Hosted by the Roy Rosenzweig Center for History and New Media, Current Research in Digital History is an annual one-day conference that publishes online, peer-reviewed proceedings. Its primary aim is to encourage and publish scholarship in digital history that offers discipline-specific arguments and interpretations. A format of short presentations provides an opportunity to make an argument on the basis of ongoing research in a larger project.
Current Research in Digital History 2019 will be held in Founders Hall at George Mason University in Arlington, VA, on Saturday, March 9. 2019 CFP →
Current Research in Digital History 2019
March 9, 2019 — George Mason University, Arlington, VA
The Roy Rosenzweig Center for History and New Media invites submissions for the second annual Current Research in Digital History conference. Submissions should offer historical arguments and interpretations rather than showcase digital projects. The format of short presentations provides an opportunity to make arguments on the basis of ongoing research in larger projects. Graduate students are encouraged to submit proposals. Some travel funding for presenters is available. Presentations will be peer-reviewed and published in an online publication that accommodates dynamic visualizations and narrative.
Submissions due: September 28, 2018. E-mail submissions as a PDF or URL to
<firstname.lastname@example.org>. Questions may be sent to the same address.
Format: Each presentation will be 10 minutes in length. Proposals must include the full text (no more than 2000 words) and accompanying visualizations or websites to be presented. Papers can include multiple authors. Submissions can be either a single presentation or a session of two presentations. Proposals may suggest a commentator but are not obliged to.
The conference will feature sessions sponsored by the African American Intellectual History Society and the Colored Conventions Project. Special consideration will be given to other papers on Black digital history related to the sponsored sessions.
How papers will be selected: The primary criterion by which these presentations and panels will be judged is whether they advance historical argumentation. In other words, while digital methods will be common to all the presentations, we will select presentations that show how those methods have advanced specific interpretations of history.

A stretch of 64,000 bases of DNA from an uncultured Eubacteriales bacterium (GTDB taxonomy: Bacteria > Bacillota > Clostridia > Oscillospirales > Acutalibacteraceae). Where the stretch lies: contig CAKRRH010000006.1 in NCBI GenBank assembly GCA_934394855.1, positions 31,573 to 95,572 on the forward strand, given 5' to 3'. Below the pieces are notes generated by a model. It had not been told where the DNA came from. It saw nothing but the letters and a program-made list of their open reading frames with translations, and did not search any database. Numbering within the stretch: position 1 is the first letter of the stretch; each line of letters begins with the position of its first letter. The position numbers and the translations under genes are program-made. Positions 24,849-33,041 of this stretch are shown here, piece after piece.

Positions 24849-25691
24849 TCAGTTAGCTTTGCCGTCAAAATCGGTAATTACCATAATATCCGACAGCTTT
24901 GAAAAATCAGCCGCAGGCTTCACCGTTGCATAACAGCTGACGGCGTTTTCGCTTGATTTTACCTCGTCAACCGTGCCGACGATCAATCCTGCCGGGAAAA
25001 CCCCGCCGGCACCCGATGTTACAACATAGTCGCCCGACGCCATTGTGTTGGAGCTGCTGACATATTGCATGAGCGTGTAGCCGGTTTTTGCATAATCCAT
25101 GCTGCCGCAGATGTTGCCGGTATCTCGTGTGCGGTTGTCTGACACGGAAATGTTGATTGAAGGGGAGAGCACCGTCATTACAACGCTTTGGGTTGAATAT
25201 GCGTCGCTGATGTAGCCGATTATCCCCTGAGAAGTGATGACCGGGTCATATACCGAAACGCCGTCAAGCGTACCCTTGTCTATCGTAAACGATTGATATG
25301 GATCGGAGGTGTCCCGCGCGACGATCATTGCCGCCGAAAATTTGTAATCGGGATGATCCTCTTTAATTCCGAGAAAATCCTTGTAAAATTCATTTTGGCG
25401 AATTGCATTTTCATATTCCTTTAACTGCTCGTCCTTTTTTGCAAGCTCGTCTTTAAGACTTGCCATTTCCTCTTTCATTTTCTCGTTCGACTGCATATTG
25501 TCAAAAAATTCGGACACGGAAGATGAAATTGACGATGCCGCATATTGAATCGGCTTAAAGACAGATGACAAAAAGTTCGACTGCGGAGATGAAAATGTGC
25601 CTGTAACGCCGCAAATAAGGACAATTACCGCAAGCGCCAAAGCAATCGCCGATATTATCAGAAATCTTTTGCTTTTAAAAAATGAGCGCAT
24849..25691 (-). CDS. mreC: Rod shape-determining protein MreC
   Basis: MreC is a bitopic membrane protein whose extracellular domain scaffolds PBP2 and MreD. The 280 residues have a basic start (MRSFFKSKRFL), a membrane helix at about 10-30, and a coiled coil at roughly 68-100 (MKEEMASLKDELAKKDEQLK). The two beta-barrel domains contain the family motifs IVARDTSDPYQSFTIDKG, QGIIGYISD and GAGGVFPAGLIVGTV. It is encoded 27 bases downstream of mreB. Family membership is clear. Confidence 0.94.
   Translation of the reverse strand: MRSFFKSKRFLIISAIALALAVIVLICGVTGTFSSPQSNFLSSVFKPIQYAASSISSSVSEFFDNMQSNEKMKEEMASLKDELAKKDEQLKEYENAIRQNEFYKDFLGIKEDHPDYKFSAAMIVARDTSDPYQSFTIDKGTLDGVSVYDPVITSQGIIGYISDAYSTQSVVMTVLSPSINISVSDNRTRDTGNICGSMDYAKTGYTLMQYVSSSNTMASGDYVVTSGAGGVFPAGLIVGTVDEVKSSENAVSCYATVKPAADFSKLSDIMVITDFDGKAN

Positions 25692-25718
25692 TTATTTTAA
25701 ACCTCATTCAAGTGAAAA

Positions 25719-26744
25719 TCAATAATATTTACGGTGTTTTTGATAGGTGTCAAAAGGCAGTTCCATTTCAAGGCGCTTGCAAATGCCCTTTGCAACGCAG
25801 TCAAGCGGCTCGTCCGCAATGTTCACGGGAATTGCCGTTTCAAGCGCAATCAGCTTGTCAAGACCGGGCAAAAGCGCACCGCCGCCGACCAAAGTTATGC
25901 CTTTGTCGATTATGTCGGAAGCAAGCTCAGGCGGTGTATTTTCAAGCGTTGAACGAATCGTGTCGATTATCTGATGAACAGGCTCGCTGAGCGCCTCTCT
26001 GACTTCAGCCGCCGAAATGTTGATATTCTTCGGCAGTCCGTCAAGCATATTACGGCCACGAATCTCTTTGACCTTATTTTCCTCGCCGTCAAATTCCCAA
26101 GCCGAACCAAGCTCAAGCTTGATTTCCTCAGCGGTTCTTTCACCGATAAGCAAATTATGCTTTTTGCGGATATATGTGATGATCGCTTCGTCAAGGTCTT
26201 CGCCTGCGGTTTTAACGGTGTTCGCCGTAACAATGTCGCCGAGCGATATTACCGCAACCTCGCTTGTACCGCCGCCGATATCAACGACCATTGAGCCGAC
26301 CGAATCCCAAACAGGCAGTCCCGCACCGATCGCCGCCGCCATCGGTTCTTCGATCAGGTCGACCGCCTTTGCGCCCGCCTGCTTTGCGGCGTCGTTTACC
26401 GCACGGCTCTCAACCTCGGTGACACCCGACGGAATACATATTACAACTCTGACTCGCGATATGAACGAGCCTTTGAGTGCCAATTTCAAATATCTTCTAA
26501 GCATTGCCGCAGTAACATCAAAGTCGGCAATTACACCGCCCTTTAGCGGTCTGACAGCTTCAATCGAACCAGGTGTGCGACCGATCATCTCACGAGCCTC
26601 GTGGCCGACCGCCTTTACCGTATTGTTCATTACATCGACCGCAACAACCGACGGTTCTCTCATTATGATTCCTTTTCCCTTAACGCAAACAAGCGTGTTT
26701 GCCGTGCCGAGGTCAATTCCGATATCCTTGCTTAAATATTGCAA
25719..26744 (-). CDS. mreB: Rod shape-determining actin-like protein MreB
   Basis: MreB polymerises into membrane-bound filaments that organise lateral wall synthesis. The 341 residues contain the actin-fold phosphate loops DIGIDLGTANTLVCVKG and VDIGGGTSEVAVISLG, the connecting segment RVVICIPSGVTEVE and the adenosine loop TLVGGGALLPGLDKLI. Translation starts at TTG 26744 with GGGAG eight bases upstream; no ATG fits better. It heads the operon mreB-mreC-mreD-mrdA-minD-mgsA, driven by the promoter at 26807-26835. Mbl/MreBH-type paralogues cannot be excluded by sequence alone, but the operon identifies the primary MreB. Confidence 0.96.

Travel funding: Four $200 stipends are available to support the participation of presenters who have to travel to the event. Please indicate on your submission if you wish to be considered for a stipend.
The annual conference features one plenary session: a roundtable with four leading scholars on the state of digital history. This year's conference features two panels sponsored by the African American Intellectual History Society and the Colored Conventions Project. The remainder of the sessions will consist of panels and presentations advancing historical argumentation. Panels can be on any historical topic or time period. Each session will consist of two 10-minute presentations, with comment from a respondent and the audience. The final time slot will be devoted to sessions proposed on the day by participants at the event, responding to the work that has been presented.
After revisions, presentations will be published in a peer-reviewed online open access journal. This publication offers a means of capturing the short form work presented at conferences and giving it academic standing by peer reviewing it. These conference proceedings will enable scholars to publish early findings from larger projects. Peer review will be provided by the program committee of digital historians as part of the acceptance of submitted papers, and then by the session commentator at the event. Publishing online accommodates the dynamic visualizations and narratives that are an increasingly core element of digital scholarship.
The platform for Current Research in Digital History offers the following features in order to effectively publish a range of scholarship:
Registration is $40 for faculty or employed scholars and $20 for graduate students or unemployed scholars. Registration is waived for commentators and roundtable participants.